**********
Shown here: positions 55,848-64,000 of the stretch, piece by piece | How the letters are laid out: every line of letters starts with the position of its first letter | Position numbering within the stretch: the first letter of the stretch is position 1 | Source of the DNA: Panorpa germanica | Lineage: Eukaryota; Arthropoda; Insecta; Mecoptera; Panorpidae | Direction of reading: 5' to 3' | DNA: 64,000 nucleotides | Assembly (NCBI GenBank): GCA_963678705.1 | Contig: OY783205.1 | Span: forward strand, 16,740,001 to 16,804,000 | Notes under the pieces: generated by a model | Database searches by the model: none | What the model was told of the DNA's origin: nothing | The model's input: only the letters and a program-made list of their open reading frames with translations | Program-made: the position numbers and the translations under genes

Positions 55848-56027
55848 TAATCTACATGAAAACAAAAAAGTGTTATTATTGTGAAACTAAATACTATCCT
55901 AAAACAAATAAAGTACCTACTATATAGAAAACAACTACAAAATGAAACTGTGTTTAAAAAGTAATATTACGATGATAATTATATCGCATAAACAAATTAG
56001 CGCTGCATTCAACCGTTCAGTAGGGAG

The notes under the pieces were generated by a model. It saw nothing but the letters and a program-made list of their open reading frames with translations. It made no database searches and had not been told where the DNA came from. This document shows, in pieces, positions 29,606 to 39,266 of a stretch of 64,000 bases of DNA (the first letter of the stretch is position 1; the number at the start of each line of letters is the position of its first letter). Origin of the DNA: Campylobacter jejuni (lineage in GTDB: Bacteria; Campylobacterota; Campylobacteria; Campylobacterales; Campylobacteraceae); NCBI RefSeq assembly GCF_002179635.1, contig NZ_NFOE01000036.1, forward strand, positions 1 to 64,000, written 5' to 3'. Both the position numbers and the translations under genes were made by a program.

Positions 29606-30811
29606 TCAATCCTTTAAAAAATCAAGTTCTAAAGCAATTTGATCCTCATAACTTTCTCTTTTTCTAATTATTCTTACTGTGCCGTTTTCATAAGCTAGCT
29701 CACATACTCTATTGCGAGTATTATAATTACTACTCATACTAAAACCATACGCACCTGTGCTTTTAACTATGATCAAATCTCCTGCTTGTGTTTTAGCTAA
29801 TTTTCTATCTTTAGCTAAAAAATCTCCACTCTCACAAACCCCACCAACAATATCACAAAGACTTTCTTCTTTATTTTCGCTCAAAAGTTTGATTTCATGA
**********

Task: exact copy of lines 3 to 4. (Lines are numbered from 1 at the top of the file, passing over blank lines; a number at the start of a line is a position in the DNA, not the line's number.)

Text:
55848 TAATCTACATGAAAACAAAAAAGTGTTATTATTGTGAAACTAAATACTATCCT
55901 AAAACAAATAAAGTACCTACTATATAGAAAACAACTACAAAATGAAACTGTGTTTAAAAAGTAATATTACGATGATAATTATATCGCATAAACAAATTAG